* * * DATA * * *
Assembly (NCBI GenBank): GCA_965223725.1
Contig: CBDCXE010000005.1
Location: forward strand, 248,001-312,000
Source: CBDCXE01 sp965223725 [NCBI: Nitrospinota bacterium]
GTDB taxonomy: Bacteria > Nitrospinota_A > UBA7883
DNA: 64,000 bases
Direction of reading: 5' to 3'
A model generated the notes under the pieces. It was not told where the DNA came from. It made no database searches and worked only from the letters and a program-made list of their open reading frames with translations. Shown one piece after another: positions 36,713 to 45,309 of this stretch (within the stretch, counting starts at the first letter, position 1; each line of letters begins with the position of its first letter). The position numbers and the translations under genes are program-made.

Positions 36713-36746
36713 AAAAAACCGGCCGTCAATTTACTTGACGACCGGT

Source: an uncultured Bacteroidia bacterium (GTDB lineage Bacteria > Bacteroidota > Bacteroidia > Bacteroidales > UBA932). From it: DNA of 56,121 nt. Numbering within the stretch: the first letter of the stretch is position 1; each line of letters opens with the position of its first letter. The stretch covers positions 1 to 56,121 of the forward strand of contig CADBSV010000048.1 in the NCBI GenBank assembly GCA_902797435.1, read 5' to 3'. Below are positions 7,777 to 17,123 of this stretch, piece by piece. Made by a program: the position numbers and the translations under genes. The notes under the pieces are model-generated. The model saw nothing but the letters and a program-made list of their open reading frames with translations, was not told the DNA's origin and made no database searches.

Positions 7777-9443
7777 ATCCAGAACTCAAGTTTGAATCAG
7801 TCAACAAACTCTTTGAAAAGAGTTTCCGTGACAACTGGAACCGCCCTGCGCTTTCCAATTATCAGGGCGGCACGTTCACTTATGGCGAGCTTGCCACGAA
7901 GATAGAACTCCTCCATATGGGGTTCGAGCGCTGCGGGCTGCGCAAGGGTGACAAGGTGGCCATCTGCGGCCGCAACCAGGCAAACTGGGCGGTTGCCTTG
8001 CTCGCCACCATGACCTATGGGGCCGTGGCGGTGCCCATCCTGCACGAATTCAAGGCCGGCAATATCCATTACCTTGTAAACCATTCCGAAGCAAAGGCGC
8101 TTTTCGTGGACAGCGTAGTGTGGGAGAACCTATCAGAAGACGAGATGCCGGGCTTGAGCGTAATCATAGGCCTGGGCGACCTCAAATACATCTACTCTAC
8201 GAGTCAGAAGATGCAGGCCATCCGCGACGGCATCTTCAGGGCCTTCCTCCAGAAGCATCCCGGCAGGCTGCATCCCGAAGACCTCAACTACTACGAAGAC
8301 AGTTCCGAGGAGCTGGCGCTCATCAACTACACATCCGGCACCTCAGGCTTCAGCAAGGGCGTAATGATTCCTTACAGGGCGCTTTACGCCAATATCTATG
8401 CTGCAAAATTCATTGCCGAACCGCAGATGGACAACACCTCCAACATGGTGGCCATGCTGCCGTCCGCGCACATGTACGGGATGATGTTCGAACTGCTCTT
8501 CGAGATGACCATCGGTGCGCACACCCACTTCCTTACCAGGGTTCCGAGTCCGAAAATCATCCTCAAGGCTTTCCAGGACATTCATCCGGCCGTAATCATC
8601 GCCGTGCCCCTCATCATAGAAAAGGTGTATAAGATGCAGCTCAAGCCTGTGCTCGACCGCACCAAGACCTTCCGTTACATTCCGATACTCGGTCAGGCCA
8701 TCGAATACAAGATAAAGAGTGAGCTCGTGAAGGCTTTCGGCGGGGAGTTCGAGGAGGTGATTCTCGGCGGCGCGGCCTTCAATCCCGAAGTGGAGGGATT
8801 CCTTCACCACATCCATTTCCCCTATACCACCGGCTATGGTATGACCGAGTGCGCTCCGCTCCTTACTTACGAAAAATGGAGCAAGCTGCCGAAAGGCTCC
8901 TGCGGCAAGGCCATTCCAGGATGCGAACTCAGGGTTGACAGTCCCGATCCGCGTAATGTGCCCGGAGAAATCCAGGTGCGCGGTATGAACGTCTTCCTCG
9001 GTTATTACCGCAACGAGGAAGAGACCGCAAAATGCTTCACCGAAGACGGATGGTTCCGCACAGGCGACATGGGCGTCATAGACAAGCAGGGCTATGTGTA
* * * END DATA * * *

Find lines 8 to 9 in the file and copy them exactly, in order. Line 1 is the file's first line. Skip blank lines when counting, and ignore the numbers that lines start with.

A model generated the notes under the pieces. It was not told where the DNA came from. It made no database searches and worked only from the letters and a program-made list of their open reading frames with translations. Shown one piece after another: positions 36,713 to 45,309 of this stretch (within the stretch, counting starts at the first letter, position 1; each line of letters begins with the position of its first letter). The position numbers and the translations under genes are program-made.

Positions 36713-36746